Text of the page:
If your dog shows any of the symptoms of high blood sugar, consult a veterinarian as soon as possible. As there can be many causes of high blood sugar, be sure to disclose issues the veterinarian is not already aware of, such as recent infections, changes in diet, or any abnormalities that may help with the potentially difficult diagnosis. The veterinarian will conduct a comprehensive round of tests in order to identify if your dog has high blood sugar, and what is causing it. These include a blood sample to be analyzed for a complete blood count, which checks for abnormalities in red and white blood cell count as well as platelet and hemoglobin; and a chemical blood profile, which measures blood sugar, blood proteins, and electrolytes. If high blood sugar is the only abnormality, the veterinarian can determine it to be temporary rather than a sign of something more serious. A specific test measuring fructosamine can determine what the sugar levels have been doing over the previous few weeks.Further, the sample will be analyzed for elevated levels of certain enzymes that can indicate pancreatitis. Depending upon these findings, the veterinarian may or may not conduct x-rays and ultrasound to gain additional insight on the underlying cause.
Additionally, the veterinarian will conduct urinalysis, which can reveal elevated sugar levels, pus, bacteria, and ketone bodies, which in excess are evidence of diabetes mellitus.
A non-routine appointment to diagnose dog diabetes can run from $225-500, including necessary blood tests. The veterinarian will diagnose whether your pup has type 1 diabetes (which is more common in canines) or type 2, the severity of the condition, and then prescribe the proper level of insulin therapy.Is diabetes in dogs expensive to treat? ›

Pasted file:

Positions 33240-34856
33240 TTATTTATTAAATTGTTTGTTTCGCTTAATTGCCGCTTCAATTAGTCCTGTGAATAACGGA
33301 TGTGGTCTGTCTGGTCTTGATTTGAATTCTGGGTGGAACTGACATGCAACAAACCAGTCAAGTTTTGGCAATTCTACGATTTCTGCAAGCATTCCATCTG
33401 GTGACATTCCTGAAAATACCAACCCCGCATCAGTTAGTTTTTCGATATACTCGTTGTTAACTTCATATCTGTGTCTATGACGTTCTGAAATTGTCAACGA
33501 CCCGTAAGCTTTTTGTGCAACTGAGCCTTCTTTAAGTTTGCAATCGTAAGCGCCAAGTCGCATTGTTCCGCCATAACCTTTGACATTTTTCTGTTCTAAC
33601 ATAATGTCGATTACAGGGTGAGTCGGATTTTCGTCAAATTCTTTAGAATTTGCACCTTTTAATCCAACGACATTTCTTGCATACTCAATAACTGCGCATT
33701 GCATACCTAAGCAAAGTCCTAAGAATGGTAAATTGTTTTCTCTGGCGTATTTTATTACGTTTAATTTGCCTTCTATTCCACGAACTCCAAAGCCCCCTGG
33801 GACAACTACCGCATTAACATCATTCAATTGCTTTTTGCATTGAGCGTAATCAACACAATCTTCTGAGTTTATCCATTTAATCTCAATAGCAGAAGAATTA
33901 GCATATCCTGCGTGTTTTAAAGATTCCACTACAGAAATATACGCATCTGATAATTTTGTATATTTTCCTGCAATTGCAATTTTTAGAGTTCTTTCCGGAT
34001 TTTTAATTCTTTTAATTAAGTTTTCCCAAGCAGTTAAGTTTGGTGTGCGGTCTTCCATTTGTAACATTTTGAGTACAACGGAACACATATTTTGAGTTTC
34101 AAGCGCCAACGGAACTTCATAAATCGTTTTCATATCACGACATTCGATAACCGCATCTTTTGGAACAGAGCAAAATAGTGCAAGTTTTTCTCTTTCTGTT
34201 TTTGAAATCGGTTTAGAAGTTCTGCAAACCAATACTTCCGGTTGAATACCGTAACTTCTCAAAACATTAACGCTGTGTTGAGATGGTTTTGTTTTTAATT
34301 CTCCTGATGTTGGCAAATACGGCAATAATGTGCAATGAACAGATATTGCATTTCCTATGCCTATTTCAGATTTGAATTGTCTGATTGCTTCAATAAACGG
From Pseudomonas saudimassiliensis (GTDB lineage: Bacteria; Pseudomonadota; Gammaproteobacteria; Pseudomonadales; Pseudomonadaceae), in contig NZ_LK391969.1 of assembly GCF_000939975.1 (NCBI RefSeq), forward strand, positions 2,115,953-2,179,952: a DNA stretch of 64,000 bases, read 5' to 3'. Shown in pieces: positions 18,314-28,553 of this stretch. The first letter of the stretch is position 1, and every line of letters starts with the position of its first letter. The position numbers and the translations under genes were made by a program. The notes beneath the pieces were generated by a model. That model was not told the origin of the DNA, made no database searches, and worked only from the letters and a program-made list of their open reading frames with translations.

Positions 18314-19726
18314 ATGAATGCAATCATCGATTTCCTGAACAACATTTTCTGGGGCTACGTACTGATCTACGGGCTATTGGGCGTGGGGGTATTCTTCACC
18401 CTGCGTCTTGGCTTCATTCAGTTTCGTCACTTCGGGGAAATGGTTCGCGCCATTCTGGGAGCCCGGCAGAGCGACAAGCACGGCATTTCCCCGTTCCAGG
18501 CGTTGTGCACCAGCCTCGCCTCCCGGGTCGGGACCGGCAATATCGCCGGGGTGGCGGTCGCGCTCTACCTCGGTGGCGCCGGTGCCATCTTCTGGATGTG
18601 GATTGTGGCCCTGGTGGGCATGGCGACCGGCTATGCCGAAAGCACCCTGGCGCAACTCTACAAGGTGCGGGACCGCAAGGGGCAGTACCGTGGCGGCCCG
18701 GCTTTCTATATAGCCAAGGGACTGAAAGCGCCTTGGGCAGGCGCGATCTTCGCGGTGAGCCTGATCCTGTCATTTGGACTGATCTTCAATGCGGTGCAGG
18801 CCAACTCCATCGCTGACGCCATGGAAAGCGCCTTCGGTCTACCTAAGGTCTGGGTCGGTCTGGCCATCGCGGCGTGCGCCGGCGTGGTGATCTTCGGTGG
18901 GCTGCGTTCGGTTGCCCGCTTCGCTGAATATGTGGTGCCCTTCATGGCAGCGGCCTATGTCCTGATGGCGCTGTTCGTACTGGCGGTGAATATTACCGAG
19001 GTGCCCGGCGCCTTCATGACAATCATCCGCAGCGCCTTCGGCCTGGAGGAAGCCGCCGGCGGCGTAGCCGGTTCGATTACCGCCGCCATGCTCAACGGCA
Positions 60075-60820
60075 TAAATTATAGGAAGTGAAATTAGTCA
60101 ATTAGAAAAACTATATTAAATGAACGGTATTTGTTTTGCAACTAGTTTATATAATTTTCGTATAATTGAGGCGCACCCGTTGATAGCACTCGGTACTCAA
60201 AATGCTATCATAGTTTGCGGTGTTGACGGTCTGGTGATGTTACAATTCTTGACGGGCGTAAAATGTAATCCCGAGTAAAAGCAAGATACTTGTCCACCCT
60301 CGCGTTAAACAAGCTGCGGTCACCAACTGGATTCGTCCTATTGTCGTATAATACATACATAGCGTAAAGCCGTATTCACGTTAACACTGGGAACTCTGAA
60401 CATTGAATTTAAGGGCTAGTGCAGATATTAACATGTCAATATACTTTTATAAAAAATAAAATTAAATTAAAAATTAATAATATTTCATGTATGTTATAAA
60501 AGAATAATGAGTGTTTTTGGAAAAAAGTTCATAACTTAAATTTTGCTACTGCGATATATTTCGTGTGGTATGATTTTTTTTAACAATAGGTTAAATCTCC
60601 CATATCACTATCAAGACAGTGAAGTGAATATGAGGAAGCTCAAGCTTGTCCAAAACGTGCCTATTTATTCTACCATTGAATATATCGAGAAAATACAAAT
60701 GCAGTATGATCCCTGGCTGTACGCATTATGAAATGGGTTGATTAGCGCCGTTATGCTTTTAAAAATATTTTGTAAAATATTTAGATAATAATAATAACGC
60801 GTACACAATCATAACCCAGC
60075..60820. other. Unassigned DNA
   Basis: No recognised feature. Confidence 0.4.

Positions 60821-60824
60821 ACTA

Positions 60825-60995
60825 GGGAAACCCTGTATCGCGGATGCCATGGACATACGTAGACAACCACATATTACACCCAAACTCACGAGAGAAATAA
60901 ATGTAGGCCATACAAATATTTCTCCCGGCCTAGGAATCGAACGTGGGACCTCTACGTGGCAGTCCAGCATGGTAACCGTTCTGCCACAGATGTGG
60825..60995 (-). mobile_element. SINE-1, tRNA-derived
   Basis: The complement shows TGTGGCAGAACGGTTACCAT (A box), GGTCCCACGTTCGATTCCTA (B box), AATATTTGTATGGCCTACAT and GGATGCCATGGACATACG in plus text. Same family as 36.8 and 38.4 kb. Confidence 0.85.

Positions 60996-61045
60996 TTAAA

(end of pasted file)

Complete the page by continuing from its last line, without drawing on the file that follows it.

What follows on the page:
Owners of diabetic pets have seen insulin costs triple since 2002; a large dog could require insulin costing $150/month. A article by Tufts University School of Medicine cites a study indicating that treatment cost is one factor in up to 20% of diabetic dogs being euthanized within a year of diagnosis.How much does it cost to treat DKA in dogs? ›
While diagnosing DKA is simple, by looking at the blood sugar levels of dogs and cats and by measuring the presence of these fat breakdown products in the urine or blood, treatment can be costly (running between $3-5000).How long do dogs live after diagnosed with diabetes? ›
With appropriate treatment and a speedy diagnosis, your dog can have a long and healthy life even after being diagnosed with diabetes. The lifespan of a dog with diabetes will vary massively from case to case, but the 'average' time frame, given by vets and medical experts, is two to three years following diagnosis.How much does it cost a month to treat a dog with diabetes? ›
How Much Does Dog Diabetes Cost? Dog diabetes costs anywhere from $30 to $150 per month. The actual cost per month will vary, depending on whether you buy the medication from the veterinarian, an online pharmacy, or use generic/brand name medication.How much does it cost per month to treat a dog with diabetes? ›
Generally speaking, pet owners can expect to spend between $43 and $231 per month on diabetes related care alone, not including the cost of dog food and emergency vet visits.